These two "Then and Now" compositions appertain to changes, both substantial and modest, to the third floor of the Worcester Art Museum.
-The first photo, from 1920, shows an elegant interior vista capped by a petite arch and colonnade. Looking from the third floor landing across the main staircase towards a small balcony room and the Lower Third Floor gallery below, it is a view that no longer exists. About 70+ years ago, a hurricane came through the area, causing severe damage to the roof and original glass skylights of the Worcester Art Museum. The administration at the time weighed two choices: 1) Repair the roof, or 2) Take the opportunity to construct a fourth floor on top of the existing galleries. They chose the latter option, lowering the ceiling of the third floor and removing most of the grand original architectural features. The same viewpoint cannot be revisited today beyond in a general sense, but I positioned the camera in such a way as to include part of the cases flanking the entrance to the Lower Third Floor Galleries, which are the only elements that remain from the 1920 shot.
-The 1984 photo in the second composition shows the Lower Third Galleries after an opportune renovation. When the Hiatt Wing was being constructed the previous year, it was deemed convenient to combine that effort with adding the Atrium area on the fourth floor and upgrading the pictured gallery. The overall look in that space has never ventured too far from it's original 1920 appearance.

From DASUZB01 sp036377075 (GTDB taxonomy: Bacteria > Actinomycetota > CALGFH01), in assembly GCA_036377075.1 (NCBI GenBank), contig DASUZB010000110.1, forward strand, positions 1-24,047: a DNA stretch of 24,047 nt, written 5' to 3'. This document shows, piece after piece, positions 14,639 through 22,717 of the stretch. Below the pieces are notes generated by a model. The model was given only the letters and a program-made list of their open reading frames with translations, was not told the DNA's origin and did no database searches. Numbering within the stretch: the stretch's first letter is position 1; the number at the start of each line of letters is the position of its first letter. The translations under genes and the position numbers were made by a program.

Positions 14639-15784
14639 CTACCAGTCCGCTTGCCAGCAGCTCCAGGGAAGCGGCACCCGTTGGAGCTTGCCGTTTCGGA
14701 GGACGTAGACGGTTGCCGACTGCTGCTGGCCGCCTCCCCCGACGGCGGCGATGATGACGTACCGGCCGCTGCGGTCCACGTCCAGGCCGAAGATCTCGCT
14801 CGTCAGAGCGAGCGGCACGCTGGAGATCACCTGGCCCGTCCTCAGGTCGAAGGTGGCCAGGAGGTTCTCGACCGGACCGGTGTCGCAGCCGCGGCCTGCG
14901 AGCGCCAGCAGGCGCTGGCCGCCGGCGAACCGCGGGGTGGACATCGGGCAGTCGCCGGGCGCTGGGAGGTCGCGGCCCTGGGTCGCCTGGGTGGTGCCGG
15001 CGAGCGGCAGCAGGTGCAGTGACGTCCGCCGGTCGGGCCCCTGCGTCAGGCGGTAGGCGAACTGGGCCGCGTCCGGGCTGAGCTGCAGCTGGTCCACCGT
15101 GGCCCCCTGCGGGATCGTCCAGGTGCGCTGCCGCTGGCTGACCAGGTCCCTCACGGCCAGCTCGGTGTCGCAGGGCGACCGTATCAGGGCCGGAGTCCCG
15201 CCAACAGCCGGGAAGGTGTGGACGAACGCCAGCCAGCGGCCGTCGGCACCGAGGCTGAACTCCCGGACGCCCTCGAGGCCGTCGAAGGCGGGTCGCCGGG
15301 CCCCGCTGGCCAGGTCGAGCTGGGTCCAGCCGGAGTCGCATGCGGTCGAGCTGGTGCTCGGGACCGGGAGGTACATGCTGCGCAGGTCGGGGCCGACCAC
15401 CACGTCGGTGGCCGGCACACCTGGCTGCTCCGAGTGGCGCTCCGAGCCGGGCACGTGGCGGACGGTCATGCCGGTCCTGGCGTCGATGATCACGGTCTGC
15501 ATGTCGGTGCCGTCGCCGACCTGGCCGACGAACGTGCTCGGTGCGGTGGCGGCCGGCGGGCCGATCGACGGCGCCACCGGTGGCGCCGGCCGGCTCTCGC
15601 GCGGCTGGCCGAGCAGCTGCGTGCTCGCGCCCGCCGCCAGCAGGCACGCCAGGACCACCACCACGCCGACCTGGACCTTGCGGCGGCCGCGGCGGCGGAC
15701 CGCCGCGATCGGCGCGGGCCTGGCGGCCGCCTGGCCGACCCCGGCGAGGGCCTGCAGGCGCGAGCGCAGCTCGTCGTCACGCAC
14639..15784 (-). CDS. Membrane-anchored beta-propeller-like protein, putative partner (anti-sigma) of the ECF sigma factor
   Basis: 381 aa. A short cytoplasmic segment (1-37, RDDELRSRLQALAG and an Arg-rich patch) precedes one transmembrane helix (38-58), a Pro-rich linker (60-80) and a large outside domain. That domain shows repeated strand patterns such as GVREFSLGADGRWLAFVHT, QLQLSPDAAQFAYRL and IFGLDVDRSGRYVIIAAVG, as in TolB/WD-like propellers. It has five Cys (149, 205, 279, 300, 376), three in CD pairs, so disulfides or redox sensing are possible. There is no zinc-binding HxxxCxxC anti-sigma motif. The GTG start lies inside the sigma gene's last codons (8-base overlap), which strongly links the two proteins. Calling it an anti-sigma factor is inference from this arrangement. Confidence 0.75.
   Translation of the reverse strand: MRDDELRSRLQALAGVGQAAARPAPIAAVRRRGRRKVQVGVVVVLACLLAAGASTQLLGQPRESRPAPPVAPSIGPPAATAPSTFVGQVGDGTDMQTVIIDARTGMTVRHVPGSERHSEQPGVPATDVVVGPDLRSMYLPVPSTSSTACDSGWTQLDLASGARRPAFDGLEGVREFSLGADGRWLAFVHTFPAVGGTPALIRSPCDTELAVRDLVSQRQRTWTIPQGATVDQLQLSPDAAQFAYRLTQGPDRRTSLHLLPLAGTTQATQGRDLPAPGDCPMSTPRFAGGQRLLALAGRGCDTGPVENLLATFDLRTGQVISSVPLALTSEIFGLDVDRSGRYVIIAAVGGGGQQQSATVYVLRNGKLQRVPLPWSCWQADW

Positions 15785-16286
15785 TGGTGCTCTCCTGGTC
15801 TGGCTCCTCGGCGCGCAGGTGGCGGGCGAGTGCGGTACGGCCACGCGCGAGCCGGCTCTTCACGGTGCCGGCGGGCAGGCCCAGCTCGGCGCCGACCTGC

-The sketch depicts the brooding Florentine terracotta "Old Man Contemplating" (circa. 1500), on display in the Medieval Gallery.
-The Knights! Construction sequence (part 2 of 5) was taken from a point of view behind the Triumphal Arch, in what became the Children's activity area. Like the photo-sequence in the previous post, it was composed over the course of nearly 4 months (15 weeks) from December to March, while the new space for the former Higgins Armory Museum collection was being built.